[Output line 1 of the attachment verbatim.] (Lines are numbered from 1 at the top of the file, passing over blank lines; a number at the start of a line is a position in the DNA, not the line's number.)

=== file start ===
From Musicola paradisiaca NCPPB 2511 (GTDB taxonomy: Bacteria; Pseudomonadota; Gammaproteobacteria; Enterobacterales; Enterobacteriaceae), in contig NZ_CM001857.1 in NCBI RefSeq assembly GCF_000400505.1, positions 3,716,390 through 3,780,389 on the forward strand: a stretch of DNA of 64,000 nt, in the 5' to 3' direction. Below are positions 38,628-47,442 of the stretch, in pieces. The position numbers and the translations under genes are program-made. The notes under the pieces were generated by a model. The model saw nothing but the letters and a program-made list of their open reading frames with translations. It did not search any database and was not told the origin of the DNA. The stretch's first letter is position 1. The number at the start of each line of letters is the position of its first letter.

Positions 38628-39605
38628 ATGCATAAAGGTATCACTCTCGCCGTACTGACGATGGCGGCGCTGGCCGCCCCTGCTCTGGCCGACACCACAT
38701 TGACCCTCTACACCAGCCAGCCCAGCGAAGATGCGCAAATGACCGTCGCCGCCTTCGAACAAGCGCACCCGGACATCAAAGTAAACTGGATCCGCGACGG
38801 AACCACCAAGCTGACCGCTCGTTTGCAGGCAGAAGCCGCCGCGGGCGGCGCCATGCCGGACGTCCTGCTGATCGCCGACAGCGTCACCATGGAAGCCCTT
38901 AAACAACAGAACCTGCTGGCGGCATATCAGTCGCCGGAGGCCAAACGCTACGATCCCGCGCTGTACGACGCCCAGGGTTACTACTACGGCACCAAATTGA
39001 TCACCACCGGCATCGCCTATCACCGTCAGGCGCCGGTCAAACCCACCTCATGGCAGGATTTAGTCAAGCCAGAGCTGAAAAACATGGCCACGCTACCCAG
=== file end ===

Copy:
From Musicola paradisiaca NCPPB 2511 (GTDB taxonomy: Bacteria; Pseudomonadota; Gammaproteobacteria; Enterobacterales; Enterobacteriaceae), in contig NZ_CM001857.1 in NCBI RefSeq assembly GCF_000400505.1, positions 3,716,390 through 3,780,389 on the forward strand: a stretch of DNA of 64,000 nt, in the 5' to 3' direction. Below are positions 38,628-47,442 of the stretch, in pieces. The position numbers and the translations under genes are program-made. The notes under the pieces were generated by a model. The model saw nothing but the letters and a program-made list of their open reading frames with translations. It did not search any database and was not told the origin of the DNA. The stretch's first letter is position 1. The number at the start of each line of letters is the position of its first letter.